The choice between living on- or off-campus can be as difficult as choosing which college to attend. Just as you debated the pros and cons of each college campus and how each one best served your academic needs, similar consideration should be given to your housing choice. For incoming freshmen, the choice will probably be made for you; many colleges require first-year students to live on-campus. But if you are a sophomore or upperclassman, you might want to consider living off-campus. Before you make a decision, let’s take a look at what each option has to offer.
• Utilities Included - Unlike apartments, the Internet, telephone, cable, water, and electricity is typically free in a dorm. Some colleges may charge a small connection fee for cable or Internet, but it’s not nearly as expensive as the monthly fees you would pay in an apartment.
• Social Life – Most college dorms have planned social activities each month that help students meet new people and make new friends. There are several campus activities, usually within walking distance of your dorm. For example, you might be able to go to a football game, watch a movie, or attend a club function. Don’t forget, most campus activities are also free to students!
• Resident Advisor (RA) – Someone is always on staff at the dorms to handle emergencies or to lend a shoulder to cry on after a hard day. Think of your RA as a combination of building superintendent and your big brother/sister. He/she may also surprise you with goody bags and other trinkets around the holidays, as well as the occasional pizza party to celebrate finals week. Free stuff rocks!
• Less Chores – Many students who live on-campus also purchase a meal plan. This means you don’t have to cook or clean any dishes! The college may also provide cleaning services for the common areas and community bathrooms, so you’ll only be responsible for making your bed and washing your clothes. If you live in an apartment, expect to do everything yourself.
• Free Amenities – Some college dormitories come equipped with game rooms, pool tables, and a large-screen TVs for watching movies or sports. Some of the newer dorms, like the University of North Florida’s Osprey Fountains, also provide an on-site gym and even a lazy river! Living on-campus also cuts down your travel time, so if you tend to wake up right before class, you may be better suited for a dormitory.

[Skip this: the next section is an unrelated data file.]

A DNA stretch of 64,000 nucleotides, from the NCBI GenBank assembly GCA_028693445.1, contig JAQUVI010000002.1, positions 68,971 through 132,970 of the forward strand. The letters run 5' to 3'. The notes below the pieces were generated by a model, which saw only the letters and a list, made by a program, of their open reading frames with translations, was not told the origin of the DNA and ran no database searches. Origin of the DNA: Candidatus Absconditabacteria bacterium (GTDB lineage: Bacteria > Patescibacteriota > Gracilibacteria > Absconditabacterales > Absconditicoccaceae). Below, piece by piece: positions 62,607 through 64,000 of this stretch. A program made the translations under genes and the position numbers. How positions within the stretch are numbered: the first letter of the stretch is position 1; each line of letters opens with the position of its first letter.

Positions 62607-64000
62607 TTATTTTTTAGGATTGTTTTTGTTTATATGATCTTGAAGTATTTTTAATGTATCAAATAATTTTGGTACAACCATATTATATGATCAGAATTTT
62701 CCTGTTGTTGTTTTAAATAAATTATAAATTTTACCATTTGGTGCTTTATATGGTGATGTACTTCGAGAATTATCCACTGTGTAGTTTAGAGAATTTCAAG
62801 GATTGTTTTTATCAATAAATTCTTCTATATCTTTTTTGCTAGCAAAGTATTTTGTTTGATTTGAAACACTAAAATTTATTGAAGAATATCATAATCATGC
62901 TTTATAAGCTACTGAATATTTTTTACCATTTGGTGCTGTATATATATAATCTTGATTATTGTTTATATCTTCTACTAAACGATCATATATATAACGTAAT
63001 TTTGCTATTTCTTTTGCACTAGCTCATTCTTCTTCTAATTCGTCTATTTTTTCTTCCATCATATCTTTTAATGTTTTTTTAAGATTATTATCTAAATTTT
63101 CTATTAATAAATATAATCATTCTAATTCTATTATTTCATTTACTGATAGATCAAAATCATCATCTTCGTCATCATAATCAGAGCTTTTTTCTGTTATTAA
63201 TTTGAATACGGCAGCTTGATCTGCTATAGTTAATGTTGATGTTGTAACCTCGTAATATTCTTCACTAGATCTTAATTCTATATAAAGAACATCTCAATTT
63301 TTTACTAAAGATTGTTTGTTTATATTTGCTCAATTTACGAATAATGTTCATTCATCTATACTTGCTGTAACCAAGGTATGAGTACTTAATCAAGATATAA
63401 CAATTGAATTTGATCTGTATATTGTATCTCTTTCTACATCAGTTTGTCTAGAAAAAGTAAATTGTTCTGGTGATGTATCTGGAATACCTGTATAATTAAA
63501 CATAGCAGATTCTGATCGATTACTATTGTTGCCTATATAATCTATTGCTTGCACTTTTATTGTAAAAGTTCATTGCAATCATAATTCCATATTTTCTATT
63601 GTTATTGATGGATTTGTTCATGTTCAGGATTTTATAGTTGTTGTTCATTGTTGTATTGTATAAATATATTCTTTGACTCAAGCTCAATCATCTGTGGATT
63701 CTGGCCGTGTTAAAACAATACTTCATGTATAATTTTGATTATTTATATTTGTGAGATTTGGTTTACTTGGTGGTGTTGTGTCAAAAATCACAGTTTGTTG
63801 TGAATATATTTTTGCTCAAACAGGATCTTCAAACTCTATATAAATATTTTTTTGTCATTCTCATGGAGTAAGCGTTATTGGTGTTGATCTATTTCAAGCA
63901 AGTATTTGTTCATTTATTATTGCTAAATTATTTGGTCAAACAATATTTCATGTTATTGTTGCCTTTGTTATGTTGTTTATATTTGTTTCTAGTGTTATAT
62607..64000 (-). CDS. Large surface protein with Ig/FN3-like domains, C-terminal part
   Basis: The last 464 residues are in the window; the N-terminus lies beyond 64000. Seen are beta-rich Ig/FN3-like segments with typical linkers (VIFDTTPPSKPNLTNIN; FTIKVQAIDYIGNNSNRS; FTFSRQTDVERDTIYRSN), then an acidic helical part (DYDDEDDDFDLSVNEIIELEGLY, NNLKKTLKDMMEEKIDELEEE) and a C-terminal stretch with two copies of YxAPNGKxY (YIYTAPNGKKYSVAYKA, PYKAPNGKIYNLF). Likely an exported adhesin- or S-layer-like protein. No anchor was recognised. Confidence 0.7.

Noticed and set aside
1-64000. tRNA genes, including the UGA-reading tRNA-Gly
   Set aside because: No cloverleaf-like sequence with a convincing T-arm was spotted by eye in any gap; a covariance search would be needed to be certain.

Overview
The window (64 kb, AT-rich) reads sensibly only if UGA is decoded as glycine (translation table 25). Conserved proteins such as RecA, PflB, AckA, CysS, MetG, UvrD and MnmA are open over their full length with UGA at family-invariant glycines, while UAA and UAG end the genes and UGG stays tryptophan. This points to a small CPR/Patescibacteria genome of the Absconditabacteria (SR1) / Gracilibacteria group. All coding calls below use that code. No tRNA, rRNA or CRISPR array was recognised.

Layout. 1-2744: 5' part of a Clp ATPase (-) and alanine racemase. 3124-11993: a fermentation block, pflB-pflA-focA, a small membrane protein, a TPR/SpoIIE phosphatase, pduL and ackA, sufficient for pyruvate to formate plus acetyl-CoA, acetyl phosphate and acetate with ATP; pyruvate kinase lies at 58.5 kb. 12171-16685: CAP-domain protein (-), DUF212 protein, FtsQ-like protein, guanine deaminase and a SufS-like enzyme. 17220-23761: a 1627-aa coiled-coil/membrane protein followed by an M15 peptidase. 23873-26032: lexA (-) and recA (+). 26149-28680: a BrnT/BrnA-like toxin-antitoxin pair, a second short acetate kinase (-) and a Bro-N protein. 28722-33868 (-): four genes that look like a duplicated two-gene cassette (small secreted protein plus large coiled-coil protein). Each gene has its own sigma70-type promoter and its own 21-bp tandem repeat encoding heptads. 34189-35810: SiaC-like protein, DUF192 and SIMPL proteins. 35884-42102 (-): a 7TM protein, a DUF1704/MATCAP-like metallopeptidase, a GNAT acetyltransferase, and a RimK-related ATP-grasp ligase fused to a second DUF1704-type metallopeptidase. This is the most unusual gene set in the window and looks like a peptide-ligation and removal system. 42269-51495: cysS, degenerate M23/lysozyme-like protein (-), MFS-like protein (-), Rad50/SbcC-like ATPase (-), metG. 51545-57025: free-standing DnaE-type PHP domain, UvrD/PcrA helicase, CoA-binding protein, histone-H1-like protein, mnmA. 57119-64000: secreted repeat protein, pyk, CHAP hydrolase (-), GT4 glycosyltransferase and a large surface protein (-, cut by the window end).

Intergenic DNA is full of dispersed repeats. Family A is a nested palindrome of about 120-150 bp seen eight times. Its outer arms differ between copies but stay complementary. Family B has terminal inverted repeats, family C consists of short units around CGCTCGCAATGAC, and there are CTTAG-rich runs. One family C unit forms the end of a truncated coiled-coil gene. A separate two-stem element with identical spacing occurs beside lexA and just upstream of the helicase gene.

• Privacy – Let’s face it, it’s nearly impossible to have any privacy in a dorm, unless you spend a generous amount of money to live in a private room. Apartments provide much more privacy. Even if you choose a 'shared' apartment arrangement, which are popular at communities near college campuses, you will typically have a private bedroom and bathroom.
• Fewer Rules – In the dorm, you will have very strict codes of conduct and possibly even a curfew. When you live in an apartment, you can come and go as you please, often with fewer restrictions on what you can do within your own space. Another advantage is less surprise inspections. Although the apartment manager may have access to your space at any time, he/she will typically notify you in advance. Dorm inspections can happen any time and occur frequently.
• More Space - In most cases, your apartment will have much more space than your dorm. You’ll have a full kitchen, a living area, a bedroom, and a private bathroom. In the dorm, you’ll be lucky to have enough space for your bed and a desk.
• Food is Cheaper – In many cases, shopping for groceries and making your own meals is cheaper than the campus meal plans or ordering fast food. On-campus, you have fewer options for meals and you are at the mercy of the cafeteria’s hours. Living in an apartment gives you the option of more menu choices and you can eat whenever you feel hungry.
• Entertain Guests – Unlike the dormitory, you won’t have to ask permission of the RA or your roommate to have a guest over for dinner or to spend the night. Parties are also easier to host off-campus, but keep in mind your neighbors will not take kindly to loud music at all hours of the night.
Living in the dorm is a good choice for those who have never been away from home. It may also be cheaper than the rental fees in the communities surrounding your campus. But keep in mind that most colleges require students to leave the campus during breaks, which means you’ll need to find someplace to crash for a few weeks every now and then. For those who require more freedom and privacy, apartment living is probably the best option. Some college apartment communities are actually cheaper than on-campus housing fees; many even include the utilities in the monthly rental fee. These properties often offer a 3- or 4-bedroom option that includes private bedrooms and bathrooms with a common living area and shared kitchen, so you still get a bit of the dorm experience without all the regulations. Just be sure you have reliable transportation and can stick to a budget. Unlike your college housing fee, your rent and utility bills will be due every month.